We conducted a GWAS for three MD phenotypes (DA, NDA, and PMD) using data from 21 studies which provided individual-level genotype and phenotype data (Additional file 2: Table S1) as well as nine additional studies which provided GWAS summary statistics (Additional file 2: Table S2), under the Breast Cancer Association Consortium (BCAC) and the Markers of Density Consortium (MODE). The overall study sample comprised of 6666 breast cancer cases and 21,234 controls. All the individuals had PMD data collected, while the DA and NDA measures were only available in a proportion of the study population. The final sample sizes used in the meta-analyses were 24,579 (DA), 24,689 (NDA), and 27,900 (PMD). For breast cancer cases, mammograms collected prior to the cancer diagnosis were used for density assessment. Study-specific approaches to obtain quantitative measures of MD phenotypes are summarized in Additional file 2: Table S1, and study-specific protocols for MD measurement are given in the Additional file 1. Most of studies included in our analysis used CUMULUS, a computer-assisted semi-automated thresholding software [18]. Age and BMI at time of mammogram collection were included as covariates in the GWAS. For participants with missing BMI at mammogram (N = 1767), self-reported BMI within five years of mammogram collection was used as an approximation.

Individual-level genotype data were generated with either the iCOGs [19] or OncoArray [20] arrays. We applied standard quality control filters as described elsewhere [19]. Genotype data were imputed to 1000 Genomes phase 3 version 5 using IMPUTE2 [21]. Genotype dosage, ranging between 0 and 2, was generated for imputed variants. Single nucleotide polymorphisms (SNPs) with low imputation quality (INFO < 0.3) or with a minor allele frequency (MAF) < 1% were excluded. Approximately 9.8 million variants were included in the association analysis. Genomic positions of the variants were based on Genome Reference Consortium GRCh37 (hg19).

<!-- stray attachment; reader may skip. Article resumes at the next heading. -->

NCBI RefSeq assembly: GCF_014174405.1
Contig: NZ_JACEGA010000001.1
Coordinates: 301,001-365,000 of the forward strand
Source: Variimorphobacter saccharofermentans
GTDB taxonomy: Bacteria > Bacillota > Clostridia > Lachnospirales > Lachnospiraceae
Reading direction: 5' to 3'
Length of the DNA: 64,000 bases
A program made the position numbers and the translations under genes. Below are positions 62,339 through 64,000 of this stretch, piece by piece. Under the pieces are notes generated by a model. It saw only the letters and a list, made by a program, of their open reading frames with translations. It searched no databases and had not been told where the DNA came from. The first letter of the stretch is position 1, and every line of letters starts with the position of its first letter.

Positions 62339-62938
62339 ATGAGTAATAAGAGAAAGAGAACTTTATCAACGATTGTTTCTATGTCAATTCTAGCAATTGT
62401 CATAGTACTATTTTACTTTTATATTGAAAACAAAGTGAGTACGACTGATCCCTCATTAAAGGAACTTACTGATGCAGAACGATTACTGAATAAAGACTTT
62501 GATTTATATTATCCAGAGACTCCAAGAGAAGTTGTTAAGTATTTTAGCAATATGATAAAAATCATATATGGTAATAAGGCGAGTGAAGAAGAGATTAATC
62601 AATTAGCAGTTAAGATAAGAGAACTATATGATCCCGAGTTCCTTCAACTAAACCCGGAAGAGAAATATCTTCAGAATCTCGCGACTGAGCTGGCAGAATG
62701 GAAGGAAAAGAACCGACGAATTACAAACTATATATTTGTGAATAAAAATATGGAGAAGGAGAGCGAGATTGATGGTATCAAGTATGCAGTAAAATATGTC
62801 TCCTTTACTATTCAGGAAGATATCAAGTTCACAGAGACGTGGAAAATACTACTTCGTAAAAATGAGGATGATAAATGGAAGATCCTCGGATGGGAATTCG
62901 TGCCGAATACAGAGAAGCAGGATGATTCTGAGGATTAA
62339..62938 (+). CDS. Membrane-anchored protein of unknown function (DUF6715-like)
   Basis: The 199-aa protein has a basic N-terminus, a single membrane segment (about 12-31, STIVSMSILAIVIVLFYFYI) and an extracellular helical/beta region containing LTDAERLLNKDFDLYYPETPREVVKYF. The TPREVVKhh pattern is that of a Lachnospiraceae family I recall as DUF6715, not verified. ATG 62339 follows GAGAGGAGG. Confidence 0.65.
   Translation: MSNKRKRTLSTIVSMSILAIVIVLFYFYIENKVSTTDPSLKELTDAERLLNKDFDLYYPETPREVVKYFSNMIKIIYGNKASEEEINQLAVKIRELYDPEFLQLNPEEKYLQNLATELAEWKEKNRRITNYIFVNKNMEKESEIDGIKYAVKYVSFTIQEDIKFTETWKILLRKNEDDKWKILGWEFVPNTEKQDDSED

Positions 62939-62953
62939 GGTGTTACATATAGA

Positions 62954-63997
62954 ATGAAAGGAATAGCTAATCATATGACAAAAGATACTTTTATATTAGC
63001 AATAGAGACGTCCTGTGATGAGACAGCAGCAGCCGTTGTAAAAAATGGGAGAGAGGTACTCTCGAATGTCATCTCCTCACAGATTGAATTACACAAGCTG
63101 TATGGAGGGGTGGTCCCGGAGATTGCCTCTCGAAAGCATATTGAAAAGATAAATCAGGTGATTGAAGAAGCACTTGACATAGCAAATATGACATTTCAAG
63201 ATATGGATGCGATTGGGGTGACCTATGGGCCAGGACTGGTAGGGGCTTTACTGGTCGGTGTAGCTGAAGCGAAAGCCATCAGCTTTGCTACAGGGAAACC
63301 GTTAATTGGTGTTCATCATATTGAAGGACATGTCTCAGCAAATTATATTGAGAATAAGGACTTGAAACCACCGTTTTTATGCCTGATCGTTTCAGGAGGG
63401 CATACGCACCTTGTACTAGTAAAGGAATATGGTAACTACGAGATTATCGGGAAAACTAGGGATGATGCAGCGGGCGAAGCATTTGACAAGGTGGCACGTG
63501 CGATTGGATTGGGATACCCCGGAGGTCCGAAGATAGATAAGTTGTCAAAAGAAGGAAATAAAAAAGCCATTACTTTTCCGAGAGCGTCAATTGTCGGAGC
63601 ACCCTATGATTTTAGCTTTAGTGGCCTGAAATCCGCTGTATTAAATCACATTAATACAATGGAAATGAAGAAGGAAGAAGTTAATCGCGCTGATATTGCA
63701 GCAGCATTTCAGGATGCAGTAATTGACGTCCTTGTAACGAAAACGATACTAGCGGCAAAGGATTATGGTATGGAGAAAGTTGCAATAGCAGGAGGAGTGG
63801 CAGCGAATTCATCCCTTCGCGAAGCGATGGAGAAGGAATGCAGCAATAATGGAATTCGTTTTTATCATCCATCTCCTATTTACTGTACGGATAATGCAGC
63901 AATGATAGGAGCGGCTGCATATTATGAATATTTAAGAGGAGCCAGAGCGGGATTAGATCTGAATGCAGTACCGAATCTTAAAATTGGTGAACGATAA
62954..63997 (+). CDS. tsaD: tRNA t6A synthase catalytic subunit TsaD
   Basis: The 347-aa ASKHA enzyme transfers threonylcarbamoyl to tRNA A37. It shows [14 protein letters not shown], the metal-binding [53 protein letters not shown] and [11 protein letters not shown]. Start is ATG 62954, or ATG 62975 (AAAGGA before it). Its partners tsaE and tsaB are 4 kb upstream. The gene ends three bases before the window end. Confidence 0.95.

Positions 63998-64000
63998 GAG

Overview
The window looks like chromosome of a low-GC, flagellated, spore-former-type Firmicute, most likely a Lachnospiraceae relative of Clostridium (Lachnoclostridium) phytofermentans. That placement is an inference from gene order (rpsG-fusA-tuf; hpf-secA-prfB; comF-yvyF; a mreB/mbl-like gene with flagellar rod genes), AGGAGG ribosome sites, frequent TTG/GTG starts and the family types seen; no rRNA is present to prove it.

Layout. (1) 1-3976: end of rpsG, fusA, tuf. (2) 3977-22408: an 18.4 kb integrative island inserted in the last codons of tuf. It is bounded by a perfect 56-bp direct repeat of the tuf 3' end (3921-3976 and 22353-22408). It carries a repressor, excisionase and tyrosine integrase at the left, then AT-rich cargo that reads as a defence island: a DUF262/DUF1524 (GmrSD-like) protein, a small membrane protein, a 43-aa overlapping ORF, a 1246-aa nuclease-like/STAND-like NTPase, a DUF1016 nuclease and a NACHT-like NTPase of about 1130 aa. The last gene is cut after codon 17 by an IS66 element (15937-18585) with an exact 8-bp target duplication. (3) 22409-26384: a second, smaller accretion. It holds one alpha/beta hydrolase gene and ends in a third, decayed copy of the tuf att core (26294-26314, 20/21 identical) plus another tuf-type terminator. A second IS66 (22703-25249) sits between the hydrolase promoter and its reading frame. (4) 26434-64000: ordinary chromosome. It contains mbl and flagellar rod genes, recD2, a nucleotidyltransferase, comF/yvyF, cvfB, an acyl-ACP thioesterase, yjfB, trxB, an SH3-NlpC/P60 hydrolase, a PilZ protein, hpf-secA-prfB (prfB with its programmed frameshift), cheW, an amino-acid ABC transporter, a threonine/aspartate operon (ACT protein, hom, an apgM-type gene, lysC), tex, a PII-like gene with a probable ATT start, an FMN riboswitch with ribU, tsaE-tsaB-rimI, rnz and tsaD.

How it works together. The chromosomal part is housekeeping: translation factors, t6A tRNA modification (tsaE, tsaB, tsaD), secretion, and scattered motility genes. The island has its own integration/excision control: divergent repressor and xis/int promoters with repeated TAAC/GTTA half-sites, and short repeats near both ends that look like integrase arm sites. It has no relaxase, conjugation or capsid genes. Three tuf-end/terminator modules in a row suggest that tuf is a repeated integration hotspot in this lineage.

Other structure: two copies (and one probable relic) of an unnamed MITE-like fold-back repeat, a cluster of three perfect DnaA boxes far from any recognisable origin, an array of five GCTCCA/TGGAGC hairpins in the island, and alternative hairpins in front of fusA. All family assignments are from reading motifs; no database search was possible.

Genome-wide association study (GWAS)

We conducted study-specific multivariable adjusted linear regression analysis for each MD phenotype. All MD phenotypes were square-root transformed before analysis as this resulted in distributions that were close to normal. Age and 1/BMI at mammogram, and the first ten ancestry informative principal components, as previously described [14], were included as covariates in each regression model. Analyses were performed using R 3.6.1 (R Foundation). We then combined study-specific GWAS results with previously derived GWAS summary statistics using a sample-size weighted meta-analysis (the ‘SAMPLESIZE’ scheme as implemented in METAL [22]). To be included in the meta-analysis, a variant needed to have a valid Z-statistic from at least three individual studies and a minimum sample size of 3000. Regional association plot for each genome-wide significant locus in the meta-analysis was generated using the LocusZoom software [23].

Sensitivity and conditional analysis

The majority of studies included in our analysis were population-based or breast cancer nested case–control studies. To assess if any identified SNP-MD associations was an artifact resulting from oversampling of breast cancer cases in our population, we replicated the association analysis for all genome-wide significant SNPs in controls only (N = 21,234), as a sensitivity analysis. As mammographic NDA is strongly associated with BMI, we also assessed the association between significant NDA loci and BMI among 13,915 individuals with NDA, BMI, and genotype data available.